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Presidential Candidates Should Make Their Web Sites Accessible:

 

Presidential Campaign Websites Fail Accessibility & Usability Tests

 

 Press Release  

September  3, 2008                                 Contact: Michael Burks (ICDRI): 919-349-6661       

Updated 04/14/12  

Raleigh, N.C. September 3, 2008  – The International Center for Disability Resources on the Internet (ICDRI) is disappointed that Presidential candidates Bob Barr, Alan Keyes, John McCain, Ralph Nader, and Barack Obama, have not made their web sites accessible to and usable by all Americans with disabilities. 

“It’s a big disappointment that neither John McCain’s campaign manager, nor Barack Obama’s campaign manager, took action in response to the information we provided in support of making their web sites more accessible to persons with disabilities,” says Michael Burks, President of ICDRI.  

A free electronic review of John McCain’s and Barack Obama’s websites were sent to their campaign managers. The other three campaigns were notified of the inaccessibility of their web sites as well.  The accessibility assessments evaluate how easy it is for persons with disabilities to make contributions, access information about the candidates’ positions, and engage as volunteers in the national campaigns.  In the ICDRI review, numerous accessibility issues were discovered that can be easily fixed.  

Below are examples of accessibility issues from each campaign web site:

  • Obama Web Site - Form Fields are missing labels.  This can confuse users of Assistive Technology and prevent persons from disabilities from knowing what to type into the input fields.
  • McCain Web Site - Alt Attribute Tags are missing.  This means that users of Assistive Technology will not be able to tell what message the image or object is trying to convey.
  • Barr Web Site – Multimedia presentations are missing captions or transcripts.  This means that persons with hearing loss do not know what is being said.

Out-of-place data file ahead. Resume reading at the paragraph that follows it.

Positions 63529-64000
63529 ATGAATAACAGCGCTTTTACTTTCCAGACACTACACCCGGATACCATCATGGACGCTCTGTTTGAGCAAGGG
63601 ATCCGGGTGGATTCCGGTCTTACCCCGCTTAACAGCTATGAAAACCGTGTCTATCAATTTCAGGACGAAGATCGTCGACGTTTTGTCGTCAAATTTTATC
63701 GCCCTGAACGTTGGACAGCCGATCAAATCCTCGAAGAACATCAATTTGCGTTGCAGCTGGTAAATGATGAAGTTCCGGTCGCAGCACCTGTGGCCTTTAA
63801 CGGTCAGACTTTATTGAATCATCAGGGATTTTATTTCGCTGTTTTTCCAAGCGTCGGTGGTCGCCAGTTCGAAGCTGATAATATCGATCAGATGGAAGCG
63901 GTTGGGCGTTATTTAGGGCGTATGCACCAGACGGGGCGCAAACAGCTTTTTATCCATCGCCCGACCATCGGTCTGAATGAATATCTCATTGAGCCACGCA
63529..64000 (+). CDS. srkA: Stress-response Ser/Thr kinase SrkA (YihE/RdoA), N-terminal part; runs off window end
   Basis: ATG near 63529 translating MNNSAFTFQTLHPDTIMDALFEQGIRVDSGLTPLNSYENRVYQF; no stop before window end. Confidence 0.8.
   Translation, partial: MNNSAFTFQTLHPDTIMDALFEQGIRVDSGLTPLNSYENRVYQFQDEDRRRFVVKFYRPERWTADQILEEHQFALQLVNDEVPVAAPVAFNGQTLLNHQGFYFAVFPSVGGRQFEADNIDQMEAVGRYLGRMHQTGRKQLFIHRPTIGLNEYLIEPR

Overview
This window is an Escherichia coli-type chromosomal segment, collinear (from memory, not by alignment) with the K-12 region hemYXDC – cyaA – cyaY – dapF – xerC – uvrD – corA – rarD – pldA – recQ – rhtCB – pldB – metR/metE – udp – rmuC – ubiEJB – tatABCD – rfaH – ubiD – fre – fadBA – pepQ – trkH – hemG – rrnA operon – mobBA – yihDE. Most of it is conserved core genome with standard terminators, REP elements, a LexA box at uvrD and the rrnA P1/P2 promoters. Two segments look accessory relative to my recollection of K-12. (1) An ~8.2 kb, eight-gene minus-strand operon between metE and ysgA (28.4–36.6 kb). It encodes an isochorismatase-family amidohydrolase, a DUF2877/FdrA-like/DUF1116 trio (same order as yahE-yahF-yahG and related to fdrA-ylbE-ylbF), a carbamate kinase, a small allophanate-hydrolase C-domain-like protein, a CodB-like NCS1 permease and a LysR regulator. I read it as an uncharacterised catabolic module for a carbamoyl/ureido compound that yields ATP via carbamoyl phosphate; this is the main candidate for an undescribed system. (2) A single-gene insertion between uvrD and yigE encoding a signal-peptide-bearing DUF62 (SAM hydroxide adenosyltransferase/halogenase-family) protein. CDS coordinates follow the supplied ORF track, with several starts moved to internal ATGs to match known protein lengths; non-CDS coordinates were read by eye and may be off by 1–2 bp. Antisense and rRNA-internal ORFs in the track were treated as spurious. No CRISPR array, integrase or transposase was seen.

• Keyes Web Site - Linked Images are missing Alt Tags or have inappropriate Alt Tags. This means that users of Assistive Technology will not be able to determine the destination of the linked image.
  • Nader Web Site - Image Map Areas Missing Alt Text.  This means that users of Assistive Technology will not be able to determine the destination of the linked image

“How are persons with disabilities supposed to participate equally in national election activities?” asks ICDRI Advisory Board member, Jenifer Simpson, a leader in the accessible technology policy field. “For example, a person with a vision disability or a person with an intellectual disability must be able to get the information they need to make an informed vote in November.   Our colleagues in the communities of persons with hearing disabilities tell us also that no campaign routinely captions the video clips of its candidates either!” 

“Web sites are increasingly becoming interactive and some of the Presidential campaign web sites are pushing out information to the prospective voter as supporters sign up to receive the latest campaign news, “ says Cynthia D. Waddell, Executive Director of ICDRI. “Imagine receiving an email telling you to watch the exciting videoclip about the presidential candidate, but then to only find out that you cannot “watch” it because it is not captioned and you are deaf or hard of hearing. This is only one example.  Designers of web marketing and outreach can address the needs of voters with disabilities by implementing the World Wide Web Consortium Web Content Accessibility Guidelines or even the federal Electronic and Information Technology Accessibility Standards for the web.  We hope the candidates take up our recommendation to make their web sites more accessible for voters with disabilities.”

Links to the reports are below:

Report on Obama Website Accessibility Barriers

Report on McCain Website Accessibility Barriers

Report on Barr Website Accessibility Barriers

Report on Keyes Website Accessibility Barriers

Report on Nader Website Accessibility Barriers

 Founded in 1998, The International Center for Disability Resources on the Internet (ICDRI) is a non-profit center.  ICDRI’s overarching vision is the equalization of opportunities for persons with disabilities.  ICDRI seeks to increase opportunities for persons with disabilities by identifying barriers to participation in society and promoting best practices and universal design in technology for the global community. For further details, please contact icdri@icdri.org or go to http://www.icdri.org.

 

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